Don’t you just love that GLOW?
The air is crisp, the ground is crunchy. We had a very dry summer and it has changed the landscape this fall. For most of the summer the pond was, well, more of a puddle. Here is what it looked like last week, very little water, lots of leaves.
But happily today, after several days of rain, we have a real pond again!
Another outcome of the strange weather over the last year is the total lack of apples.
This was taken about a year ago(October 2011). More apples that I could keep up with.
and the same view September 25th 2012
Not an apple to be seen. How strange it looked!
I am looking forward to next year. A new chance at this garden. We have been here for a year now, I know what comes up where, and what I want/need to change. I have many, many plans.
So soon we will put away the chairs.
Start bringing this in load by load…..
and settle down for a long winters nap. To dream of gardens and browse seed catalogues, and craft away the evenings.
Did somebody mention Christmas! Only 68 days!
You may wonder what happened to those red currants?
I did manage to save some from the birds. It was a lot of work to pick even a few.
It took quite a bit of stretching and bending to find this many on the underside of the bush where birds could not find them. Then the sorting , stemming and washing. Some recipes said you could leave the stems, but I didn’t.
Really only about 2 cups of currants which made …..
exactly one jar of jelly! This is being saved for a special occasion!
Thanks to our weird spring weather I didn’t have any raspberries or blackberries, I hope they do better next year! But I did purchase some local raspberries and made some lovely jam from those.
Mmmmmm This is eaten for breakfast most days.
I have not made peach jam in many years but tried it again. Now I remember why I gave up making it. It won’t set for me. The flavour is good so I am going to use the slightly runny peach “sauce” in tarts and muffins. But the fresh peaches, they were yummy!
It is lovely weather here at Hedgehog Hill. we had a few days that were hot and very humid, but after some much-needed cloud bursts last night we are into perfect summer weather.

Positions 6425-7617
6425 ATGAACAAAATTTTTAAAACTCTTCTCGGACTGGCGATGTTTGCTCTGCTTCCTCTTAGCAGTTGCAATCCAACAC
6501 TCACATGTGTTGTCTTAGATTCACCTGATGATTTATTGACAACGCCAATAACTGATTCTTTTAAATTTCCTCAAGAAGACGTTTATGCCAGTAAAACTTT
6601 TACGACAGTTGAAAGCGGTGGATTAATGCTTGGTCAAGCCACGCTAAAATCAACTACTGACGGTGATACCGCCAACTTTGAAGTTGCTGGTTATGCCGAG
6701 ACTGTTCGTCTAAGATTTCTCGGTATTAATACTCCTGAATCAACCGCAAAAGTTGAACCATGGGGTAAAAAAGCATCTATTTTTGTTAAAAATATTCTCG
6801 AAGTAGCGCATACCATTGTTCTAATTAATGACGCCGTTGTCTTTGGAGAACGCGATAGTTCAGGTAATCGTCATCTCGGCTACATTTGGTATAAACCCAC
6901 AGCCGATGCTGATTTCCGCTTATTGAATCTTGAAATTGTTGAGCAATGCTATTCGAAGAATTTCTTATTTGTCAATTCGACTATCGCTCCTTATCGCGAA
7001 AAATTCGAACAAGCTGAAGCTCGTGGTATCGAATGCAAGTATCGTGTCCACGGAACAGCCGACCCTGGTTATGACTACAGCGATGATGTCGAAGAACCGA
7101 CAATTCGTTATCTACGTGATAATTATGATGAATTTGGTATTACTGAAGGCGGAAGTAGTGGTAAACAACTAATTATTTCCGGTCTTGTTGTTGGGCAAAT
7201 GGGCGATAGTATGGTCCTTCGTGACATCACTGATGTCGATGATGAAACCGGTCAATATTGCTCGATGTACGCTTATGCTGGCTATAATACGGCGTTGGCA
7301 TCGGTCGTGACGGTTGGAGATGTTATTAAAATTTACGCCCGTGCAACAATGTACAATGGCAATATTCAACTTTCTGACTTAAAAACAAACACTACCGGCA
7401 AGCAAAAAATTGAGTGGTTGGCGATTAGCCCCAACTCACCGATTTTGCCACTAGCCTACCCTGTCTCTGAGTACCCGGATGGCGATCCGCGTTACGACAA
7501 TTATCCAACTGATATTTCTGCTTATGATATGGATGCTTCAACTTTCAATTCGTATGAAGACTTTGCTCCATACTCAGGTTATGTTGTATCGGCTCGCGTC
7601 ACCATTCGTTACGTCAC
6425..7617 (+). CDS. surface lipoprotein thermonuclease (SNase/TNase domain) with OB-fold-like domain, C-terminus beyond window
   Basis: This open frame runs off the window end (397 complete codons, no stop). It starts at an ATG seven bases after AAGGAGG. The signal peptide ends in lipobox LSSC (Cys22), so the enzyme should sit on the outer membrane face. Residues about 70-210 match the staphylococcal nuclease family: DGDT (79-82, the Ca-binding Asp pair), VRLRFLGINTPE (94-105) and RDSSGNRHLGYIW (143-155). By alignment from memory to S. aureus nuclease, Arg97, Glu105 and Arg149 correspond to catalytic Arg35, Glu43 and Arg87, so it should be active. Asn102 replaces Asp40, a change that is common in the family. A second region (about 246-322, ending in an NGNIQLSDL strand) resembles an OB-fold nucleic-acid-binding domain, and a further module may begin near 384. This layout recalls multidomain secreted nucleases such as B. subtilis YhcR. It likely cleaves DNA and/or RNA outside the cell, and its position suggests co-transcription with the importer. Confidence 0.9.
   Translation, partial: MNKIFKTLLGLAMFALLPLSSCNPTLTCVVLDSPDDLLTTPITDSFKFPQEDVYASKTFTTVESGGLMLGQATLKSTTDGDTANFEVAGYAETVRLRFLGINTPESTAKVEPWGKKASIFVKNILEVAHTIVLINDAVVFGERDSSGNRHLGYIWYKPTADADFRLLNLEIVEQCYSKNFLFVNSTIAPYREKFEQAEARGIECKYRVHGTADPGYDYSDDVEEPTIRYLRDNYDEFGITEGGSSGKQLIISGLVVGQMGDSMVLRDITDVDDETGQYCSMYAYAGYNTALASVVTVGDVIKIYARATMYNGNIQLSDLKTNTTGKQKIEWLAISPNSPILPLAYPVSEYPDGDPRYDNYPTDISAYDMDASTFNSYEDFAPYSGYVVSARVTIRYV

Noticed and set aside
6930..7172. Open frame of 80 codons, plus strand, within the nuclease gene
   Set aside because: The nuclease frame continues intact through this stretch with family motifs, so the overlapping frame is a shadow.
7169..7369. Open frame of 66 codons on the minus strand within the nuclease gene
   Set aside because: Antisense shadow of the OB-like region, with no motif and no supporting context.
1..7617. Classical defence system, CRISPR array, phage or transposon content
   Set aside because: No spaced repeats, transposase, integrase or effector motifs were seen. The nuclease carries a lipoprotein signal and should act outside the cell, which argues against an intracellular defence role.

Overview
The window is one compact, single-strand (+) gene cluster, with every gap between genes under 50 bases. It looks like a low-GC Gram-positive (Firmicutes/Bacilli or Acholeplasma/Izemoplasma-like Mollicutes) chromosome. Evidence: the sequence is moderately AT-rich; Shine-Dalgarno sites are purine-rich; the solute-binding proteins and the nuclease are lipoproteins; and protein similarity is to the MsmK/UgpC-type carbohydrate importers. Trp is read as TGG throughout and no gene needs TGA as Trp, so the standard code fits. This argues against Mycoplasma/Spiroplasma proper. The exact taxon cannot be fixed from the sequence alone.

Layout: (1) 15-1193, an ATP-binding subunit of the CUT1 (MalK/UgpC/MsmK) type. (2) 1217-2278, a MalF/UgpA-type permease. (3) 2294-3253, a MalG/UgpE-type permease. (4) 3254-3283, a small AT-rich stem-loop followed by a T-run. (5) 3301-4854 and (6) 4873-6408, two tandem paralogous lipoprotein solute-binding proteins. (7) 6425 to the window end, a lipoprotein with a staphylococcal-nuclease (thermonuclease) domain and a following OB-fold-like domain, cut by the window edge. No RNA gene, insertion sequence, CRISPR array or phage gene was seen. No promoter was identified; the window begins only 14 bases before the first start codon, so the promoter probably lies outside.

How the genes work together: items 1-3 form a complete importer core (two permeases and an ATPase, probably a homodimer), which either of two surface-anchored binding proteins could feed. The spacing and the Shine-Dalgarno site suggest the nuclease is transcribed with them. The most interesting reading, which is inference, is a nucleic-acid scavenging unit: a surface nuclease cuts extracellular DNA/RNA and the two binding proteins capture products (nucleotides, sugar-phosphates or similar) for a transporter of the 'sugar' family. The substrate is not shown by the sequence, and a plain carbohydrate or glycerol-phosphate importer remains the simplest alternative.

I am still learning what is here from the previous owners and I have been watching some vines that are on the backside of the large compost structure.
I was hoping it might be currants, and so it is!
I think currants have gone out of fashion sadly. They are a lot of work to pick, sort and preserve. I can see why they are not available in large stores, they are not easily harvested by machines. These are the things I think we should all grow if we have the space. I have never tried to make currant jelly but I think I’ll give it a try. It is a lot of work with the straining etc. But my research says currants are high in pectin and set very easily.
I also saw these, that seem to be a separate bush. At first I wondered if they might be gooseberries. But gooseberries grow in singles and have nasty thorns and are much bigger. So I am guessing white currants.
From my reading on the internet, white seem to be less common, but highly prized. I wonder if I can combine them for jelly.
I bought some Ontario strawberries last week, they were the best berries I have had in a long time. Don’t you just want to bite that one on top? I did!
These were devoured just as they are. Then I bought more and made jam. Guess what I have every morning for breakfast?
I like,- no – make that LOVE, to read blogs. I feel so connected to many of the bloggers, I see people – just like me, out there in the big world doing cool things. But my rant is about commenting on those blogs. So many times I have written a thoughtful comment only to find that the blog program won’t let me post it. It is not just those weird words you have to type in, it is choosing a profile under which to post. Even if I am signed in as Mrs Murfin I cannot post as a WordPress client. Today I was trying to post a comment on a friends blogger site and I needed to go back in my comment and add something, my cursor was frozen, I tried for several minutes to get it to work and gave up.
So to the people who comment here, I appreciate it so much! I know how frustrating it can be. To those who don’t comment – that is OK too, I know you are thinking good thoughts!
And to all of those blogs that I would like to comment on? I love what you have to say, keep saying it!
Rant over, resume your regular activities.
Here is a nice picture.
It seems like a long time ago I started the ripple blanket. I was just going to use up some scraps from Miss Murfin’s Christmas afghan and whip up a little lap blanket.
A few months ago it looked like this.
I used 7 colours in what I call the Lucy repeat from the lovely Attic 24 blog. This was one time through the colours.
I worked 2 times through the colours and thought, I’d like it a little bigger.
3 times and I have this monster!
6 rows of 7 colours X 3 repeats = 126 rows! Now I have all of these ends to sew in and a couple of times round the edge for a border and I am done!
It is lovely and soft and very warm when you have it spread over your lap to work on it. I need to get it finished before the really hot weather get here.
Then maybe I can get the African flower afghan done…but I also have a Cath Kidson inspired blanket in the wings. Both done with smaller individual blocks, so good projects for summer.
Peonies are one of my favourite flowers. Something about the oversize, the excess of petals, the total commitment to colour.
I feel the same way about dahlias. In my grand garden plan there will be dahlias…